What is Diabetic Peripheral Neuropathy?

Neuropathy is an abnormality anywhere in a nerve pathway that disrupts nerve signals, causing the brain to misinterpret feelings or sensations. Different types of neuropathy go by different names, depending on the number of nerves affected, their function, and where in the body they are located.

Peripheral neuropathy is the name for nerve damage that causes malfunction of the peripheral nerves — the nerves that go to the arms, hands, legs, and feet. Damage to a single peripheral nerve is called mononeuropathy. If the damage is in two or more nerves, it is called multiple mononeuropathies. If damage occurs to many nerves simultaneously in the peripheral nervous system, it is called polyneuropathy.

Diabetes is associated with several types of neuropathy, including chronic polyneuropathy. Chronic polyneuropathy occurs slowly, often over months or years, and usually begins in the feet and hands.

Peripheral Neuropathy

There are over a hundred types of peripheral neuropathy, each of which has a characteristic set of symptoms and pattern of development. The type of nerve damaged determines what symptoms are experienced and what effect the damage has on physical functioning. Peripheral neuropathy can be inherited, or it can be acquired. Acquired peripheral neuropathy is usually caused by physical injury to the nerve, tumors, and deficiencies in nutrition, alcoholism, or vascular (blood vessel) disease. Neuropathy can also be acquired from toxins produced, for example, by certain bacteria or by some types of cancer. In addition, metabolic disorders such as diabetes can contribute to the development of peripheral neuropathy.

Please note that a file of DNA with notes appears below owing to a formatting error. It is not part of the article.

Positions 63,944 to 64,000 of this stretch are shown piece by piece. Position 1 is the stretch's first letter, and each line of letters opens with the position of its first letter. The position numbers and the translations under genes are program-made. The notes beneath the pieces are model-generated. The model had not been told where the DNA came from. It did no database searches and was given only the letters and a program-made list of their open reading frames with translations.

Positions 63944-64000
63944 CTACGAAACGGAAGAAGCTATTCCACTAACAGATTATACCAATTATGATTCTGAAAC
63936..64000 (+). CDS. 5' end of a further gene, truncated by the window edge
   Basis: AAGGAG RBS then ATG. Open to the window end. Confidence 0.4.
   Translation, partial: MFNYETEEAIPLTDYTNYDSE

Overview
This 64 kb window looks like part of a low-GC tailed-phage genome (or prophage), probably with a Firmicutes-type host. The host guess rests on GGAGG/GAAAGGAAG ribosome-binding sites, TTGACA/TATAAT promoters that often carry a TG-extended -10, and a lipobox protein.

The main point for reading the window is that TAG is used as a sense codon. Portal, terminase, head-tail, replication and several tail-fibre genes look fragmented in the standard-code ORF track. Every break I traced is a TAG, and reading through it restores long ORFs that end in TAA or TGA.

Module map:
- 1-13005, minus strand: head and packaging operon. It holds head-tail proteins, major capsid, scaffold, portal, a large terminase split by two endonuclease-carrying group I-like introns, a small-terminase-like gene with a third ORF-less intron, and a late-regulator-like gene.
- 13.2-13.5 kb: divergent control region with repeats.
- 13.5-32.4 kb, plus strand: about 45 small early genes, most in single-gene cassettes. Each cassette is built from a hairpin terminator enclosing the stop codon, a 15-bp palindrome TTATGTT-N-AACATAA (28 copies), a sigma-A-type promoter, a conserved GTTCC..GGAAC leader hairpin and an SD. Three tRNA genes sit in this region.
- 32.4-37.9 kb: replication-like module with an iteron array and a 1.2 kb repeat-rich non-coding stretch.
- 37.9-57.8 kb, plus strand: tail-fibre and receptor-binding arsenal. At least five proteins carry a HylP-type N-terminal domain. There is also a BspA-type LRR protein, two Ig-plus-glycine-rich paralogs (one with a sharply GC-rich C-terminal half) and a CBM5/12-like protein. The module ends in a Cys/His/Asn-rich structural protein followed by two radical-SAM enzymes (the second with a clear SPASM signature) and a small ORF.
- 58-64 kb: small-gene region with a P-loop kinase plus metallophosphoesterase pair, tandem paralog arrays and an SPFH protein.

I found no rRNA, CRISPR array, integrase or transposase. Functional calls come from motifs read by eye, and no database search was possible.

Painful symptoms occur in about 33% of people who have diabetic peripheral neuropathy. The good news is that the pain is usually treatable. The bad news is that not everyone receives treatment, sometimes because they never tell their health-care provider about the pain they are experiencing. If you feel pain, be sure to tell your health-care provider so you can get a proper diagnosis and talk about possible treatments. When you talk to your health-care provider, be sure to describe the location of the pain, the frequency with which you feel it, and its intensity or severity.

Risk Factors

There are a number of things that place a person at increased risk for diabetic peripheral Neuropathy. The older you are and the more years you have had diabetes, the higher your risk. Some other risk factors include frequent or chronic high blood glucose, high blood pressure, elevated cholesterol and triglyceride levels, and smoking. Some studies suggest that people with painful neuropathy tend to have higher glycosylated hemoglobin (HbA1c) levels, which means their average blood glucose level is high; greater fluctuations in blood glucose levels; and more episodes of hypoglycemia (low blood glucose).

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